Now, that is embarrassing. It is embarrassing to look like a perpetual train-wreck in the eyes of the world around us. And our temptation is always to try to fix the Church so that we will look more successful and feel more blessed by God.
And, Jesus added, this temptation will be strengthened by false teachers who will come and claim that they know how to make the Church more successful. They will claim to have special knowledge that will help us earn special blessings from God.
And Jesus said that, as we draw nearer the end, more and more of these false teachers will show up, performing great signs and wonders, and they will lead many people away from the Gospel, back into the anti-Gospel. They will set up an anti-Church that looks and sounds a lot like true Christianity — but better in every way, of course! — with more money, more miracles, a more sophisticated media presence…all focused on dragging us back into the serpent’s religion that says God’s blessings must be earned, fought for, seized by force or by manipulation.
We, in this church, are committed to rejecting that false gospel. And the way we are commanded to do this is by constantly reminding ourselves of the true Gospel.
And this is the true Gospel: modern Christianity is a train-wreck. It is embarrassing. But we know that this is actually evidence that we are exactly in the center of our Father’s will, and that he is redeeming each one of us little by little, piece by piece, in just the right order, at just the right time.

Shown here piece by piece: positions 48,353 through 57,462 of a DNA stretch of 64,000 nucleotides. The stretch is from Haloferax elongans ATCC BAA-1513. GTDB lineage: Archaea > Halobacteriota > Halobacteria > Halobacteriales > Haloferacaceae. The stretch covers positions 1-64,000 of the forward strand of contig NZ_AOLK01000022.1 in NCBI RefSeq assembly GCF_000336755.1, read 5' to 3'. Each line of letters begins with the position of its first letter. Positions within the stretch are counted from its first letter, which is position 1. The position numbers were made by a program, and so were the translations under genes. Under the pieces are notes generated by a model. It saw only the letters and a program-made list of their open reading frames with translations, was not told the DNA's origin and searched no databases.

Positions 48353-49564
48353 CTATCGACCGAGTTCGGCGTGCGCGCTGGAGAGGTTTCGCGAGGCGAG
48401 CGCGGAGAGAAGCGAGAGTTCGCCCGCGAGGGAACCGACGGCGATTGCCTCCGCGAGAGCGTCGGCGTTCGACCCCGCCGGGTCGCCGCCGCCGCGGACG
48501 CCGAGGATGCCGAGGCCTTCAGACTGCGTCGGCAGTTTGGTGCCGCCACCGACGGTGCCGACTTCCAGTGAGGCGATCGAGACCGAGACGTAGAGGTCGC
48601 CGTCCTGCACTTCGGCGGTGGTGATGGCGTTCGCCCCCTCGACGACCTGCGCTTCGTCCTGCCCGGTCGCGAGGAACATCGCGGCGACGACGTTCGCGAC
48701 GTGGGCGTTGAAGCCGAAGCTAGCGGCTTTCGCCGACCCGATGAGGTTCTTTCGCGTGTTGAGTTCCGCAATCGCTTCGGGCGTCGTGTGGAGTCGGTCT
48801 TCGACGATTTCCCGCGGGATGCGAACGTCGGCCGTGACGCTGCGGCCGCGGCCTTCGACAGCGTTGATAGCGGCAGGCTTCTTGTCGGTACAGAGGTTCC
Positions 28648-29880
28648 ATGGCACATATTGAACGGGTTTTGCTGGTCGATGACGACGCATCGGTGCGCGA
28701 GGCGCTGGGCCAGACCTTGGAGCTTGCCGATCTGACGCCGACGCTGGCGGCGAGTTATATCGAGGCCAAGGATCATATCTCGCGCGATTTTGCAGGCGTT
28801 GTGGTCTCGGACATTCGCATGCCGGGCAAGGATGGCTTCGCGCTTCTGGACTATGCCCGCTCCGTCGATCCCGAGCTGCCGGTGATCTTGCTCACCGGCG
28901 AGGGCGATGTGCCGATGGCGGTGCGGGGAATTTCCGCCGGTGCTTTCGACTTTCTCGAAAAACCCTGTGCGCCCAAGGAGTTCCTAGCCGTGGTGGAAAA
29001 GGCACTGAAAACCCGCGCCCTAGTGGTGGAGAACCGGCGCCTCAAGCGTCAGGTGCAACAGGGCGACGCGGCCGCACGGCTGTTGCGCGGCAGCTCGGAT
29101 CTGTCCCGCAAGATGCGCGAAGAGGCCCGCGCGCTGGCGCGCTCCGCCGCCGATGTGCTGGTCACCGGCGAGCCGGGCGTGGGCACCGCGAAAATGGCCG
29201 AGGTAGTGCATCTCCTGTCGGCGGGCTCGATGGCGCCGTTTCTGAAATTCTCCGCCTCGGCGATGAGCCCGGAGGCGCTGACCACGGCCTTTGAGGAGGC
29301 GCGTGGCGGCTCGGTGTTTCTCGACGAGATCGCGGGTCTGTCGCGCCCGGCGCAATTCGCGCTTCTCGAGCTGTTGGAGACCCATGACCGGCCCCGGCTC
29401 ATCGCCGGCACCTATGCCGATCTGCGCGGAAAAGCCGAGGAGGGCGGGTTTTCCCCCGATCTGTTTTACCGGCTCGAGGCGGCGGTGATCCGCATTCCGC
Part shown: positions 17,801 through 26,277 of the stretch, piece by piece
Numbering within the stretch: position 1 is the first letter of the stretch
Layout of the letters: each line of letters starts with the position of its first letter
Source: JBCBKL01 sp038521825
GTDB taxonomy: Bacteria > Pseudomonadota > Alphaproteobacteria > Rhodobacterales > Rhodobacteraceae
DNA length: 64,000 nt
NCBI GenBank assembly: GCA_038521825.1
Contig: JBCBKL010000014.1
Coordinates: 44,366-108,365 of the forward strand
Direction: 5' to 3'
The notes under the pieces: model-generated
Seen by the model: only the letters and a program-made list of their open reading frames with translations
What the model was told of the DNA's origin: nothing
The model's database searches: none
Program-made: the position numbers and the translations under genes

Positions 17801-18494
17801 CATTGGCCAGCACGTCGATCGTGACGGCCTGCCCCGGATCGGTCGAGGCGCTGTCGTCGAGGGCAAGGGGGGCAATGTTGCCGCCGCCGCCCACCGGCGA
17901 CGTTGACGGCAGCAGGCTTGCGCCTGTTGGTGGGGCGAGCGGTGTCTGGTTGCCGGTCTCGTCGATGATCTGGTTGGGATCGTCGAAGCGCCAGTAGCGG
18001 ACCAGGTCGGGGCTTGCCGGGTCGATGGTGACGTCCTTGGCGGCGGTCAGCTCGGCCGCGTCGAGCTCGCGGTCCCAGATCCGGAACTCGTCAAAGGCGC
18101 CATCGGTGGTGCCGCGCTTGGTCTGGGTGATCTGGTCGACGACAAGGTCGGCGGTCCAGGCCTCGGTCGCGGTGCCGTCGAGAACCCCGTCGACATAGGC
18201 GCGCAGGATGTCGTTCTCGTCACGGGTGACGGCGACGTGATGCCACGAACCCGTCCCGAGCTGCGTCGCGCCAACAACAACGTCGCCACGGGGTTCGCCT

So we are going to trust our church to Christ, because he is the only one who can restore David’s fallen shelter. And we are going to trust our lives to Jesus, because he is the only one who can gather his people in from all the nations.
And I am going to close here with this promise from Jeremiah the prophet, a vision of what it will look like when the gathering of the nations is complete:
“See?” the Lord says, “I will bring them from the land of the north and gather them from the ends of the earth. Among them will be the blind and the lame, expectant mothers and women in labour — people with H1N1, children with broken hearts, men and women who are caught in terrible conflict with other family members — a great throng will return.”
He is describing the train-wreck that is his Church, finally stumbling through the gates of the New Jerusalem at the end of the long journey.
“They will come with weeping; they will pray as I bring them back. I will lead them beside streams of water on a level path where they will not stumble, because I am Israel’s father.”
So let us pray now for the eyes to see beyond this train-wreck to that glorious Day.